We've gotten used to thinking about the Afghanistan policy review as a December agenda item, but in point of fact, the review has already begun. Granted, it's at the level of staff to deputy assistant secretaries at various departments, but an American government policy review is not something that simply flashes into existence. It takes months and months of interagency preparation.
So perceptions about the war RIGHT NOW are going to influence the input of the review as much as perceptions about the war in December will influence the output. In early September, the chiefs of staff of the service components fighting in Afghanistan are supposed to give their recommendations to the National Security Council. There will be numerous deputy-level meetings in September, October, and November, as input begins to flow in from the State Department, NATO, the commanders of U.S. counterterrorism units, U.S. Central Command, and the International Security Assistance Force's flag and general officers themselves. The CIA and DIA will contribute assessments and projections.
In the Sunday New York Times, Peter Baker described what he called
President Obama's "steep learning curve" as commander in chief, portraying his relationship with senior military and civilian officials as mostly cautious and correct. The Pentagon still does not seem to fully trust the instincts of the commander in chief; the commander in chief does not fully believe that his generals and admirals have his back. (The firing of McChrystal, as unpopular as it was within the general officer corps, may ironically have helped convince some of these officers that Obama had a spine.)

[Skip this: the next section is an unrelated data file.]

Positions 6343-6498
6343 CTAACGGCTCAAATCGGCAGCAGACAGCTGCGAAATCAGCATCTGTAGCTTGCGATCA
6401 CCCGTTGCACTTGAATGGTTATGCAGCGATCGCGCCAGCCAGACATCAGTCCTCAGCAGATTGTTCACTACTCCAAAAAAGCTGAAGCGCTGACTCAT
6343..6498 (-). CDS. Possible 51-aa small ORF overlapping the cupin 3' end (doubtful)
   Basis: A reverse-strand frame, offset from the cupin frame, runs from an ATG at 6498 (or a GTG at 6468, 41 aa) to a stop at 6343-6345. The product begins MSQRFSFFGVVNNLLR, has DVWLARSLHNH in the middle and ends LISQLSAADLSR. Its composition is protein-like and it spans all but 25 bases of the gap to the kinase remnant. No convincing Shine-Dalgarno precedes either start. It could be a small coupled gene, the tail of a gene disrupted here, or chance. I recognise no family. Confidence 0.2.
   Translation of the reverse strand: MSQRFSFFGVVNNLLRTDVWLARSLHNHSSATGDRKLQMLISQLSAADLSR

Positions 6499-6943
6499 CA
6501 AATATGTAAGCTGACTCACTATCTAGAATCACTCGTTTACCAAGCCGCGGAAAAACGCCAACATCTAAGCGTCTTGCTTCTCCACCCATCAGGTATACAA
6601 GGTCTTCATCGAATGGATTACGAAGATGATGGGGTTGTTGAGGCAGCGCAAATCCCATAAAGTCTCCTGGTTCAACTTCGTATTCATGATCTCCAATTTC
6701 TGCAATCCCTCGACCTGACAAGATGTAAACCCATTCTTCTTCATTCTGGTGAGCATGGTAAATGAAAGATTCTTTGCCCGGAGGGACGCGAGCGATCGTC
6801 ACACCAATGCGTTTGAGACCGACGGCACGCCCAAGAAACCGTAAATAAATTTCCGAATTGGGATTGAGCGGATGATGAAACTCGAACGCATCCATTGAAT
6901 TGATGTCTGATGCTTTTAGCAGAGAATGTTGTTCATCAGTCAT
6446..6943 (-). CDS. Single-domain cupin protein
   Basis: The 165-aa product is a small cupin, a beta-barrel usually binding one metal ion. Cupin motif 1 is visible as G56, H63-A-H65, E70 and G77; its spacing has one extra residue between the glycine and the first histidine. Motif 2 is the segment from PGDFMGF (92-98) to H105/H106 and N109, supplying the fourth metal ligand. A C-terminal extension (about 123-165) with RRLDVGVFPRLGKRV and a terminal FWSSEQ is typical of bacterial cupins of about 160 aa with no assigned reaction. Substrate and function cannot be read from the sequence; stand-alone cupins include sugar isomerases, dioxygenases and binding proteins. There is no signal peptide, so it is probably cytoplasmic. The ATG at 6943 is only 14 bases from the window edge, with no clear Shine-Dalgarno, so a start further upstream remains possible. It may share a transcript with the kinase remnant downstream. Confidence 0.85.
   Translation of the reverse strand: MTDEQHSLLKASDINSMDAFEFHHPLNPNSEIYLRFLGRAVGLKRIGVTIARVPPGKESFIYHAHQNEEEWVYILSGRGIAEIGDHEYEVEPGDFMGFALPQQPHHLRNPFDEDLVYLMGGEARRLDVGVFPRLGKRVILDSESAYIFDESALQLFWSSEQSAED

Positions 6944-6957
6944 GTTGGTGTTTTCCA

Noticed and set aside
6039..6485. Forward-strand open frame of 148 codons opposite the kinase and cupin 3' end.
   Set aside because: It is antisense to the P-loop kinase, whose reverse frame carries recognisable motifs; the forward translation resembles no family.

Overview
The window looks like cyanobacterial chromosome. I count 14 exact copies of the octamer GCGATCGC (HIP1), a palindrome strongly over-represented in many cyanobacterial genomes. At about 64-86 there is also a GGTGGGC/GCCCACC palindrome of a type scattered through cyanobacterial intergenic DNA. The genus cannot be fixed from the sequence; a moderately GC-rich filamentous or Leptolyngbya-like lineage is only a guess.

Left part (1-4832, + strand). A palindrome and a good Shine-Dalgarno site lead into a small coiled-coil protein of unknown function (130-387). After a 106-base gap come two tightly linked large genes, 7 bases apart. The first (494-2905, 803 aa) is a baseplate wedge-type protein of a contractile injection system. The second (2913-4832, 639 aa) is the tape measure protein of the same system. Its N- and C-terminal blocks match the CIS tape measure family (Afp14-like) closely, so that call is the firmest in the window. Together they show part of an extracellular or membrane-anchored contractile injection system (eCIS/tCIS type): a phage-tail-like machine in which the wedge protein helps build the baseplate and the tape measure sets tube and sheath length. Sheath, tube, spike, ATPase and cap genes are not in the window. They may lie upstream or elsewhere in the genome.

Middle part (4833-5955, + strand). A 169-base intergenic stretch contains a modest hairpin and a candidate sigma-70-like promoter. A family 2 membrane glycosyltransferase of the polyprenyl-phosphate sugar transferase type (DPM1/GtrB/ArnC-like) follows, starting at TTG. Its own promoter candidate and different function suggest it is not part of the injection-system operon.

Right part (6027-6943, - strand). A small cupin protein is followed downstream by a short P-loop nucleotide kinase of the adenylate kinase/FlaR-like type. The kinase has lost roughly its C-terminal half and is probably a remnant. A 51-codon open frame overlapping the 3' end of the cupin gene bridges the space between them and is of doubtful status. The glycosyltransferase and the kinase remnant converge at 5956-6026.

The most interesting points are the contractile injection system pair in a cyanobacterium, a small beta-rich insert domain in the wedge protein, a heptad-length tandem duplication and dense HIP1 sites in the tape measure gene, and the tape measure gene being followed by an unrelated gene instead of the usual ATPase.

Baker concluded that Obama is a reluctant war president. Tomorrow's speech on Iraq is an attempt to define what sort of president he is -- a president who can end wars and bring troops home -- and to send an implicit message about Afghanistan. Based on recent conversations with senior Pentagon officials and officers, I would not be surprised if Gen. David Petraeus seeks to slow down the eventual American troop withdrawal as much as possible ... not because he wants to prolong the war for the sake of prolonging the war, but because he wants to win the war and believes that we need a few more years to do it.
What we've done in Iraq is what we're trying to do in Afghanistan -- turn a resource intensive counter-insurgency mission into a security assistance force (with a counterterrorism component). The question isn't whether we stay or go, it's how quickly we go -- and whether it is prudent to go, given the goal.
We want to hear what you think about this article. Submit a letter to the editor or write to email@example.com.
is a former contributing editor at The Atlantic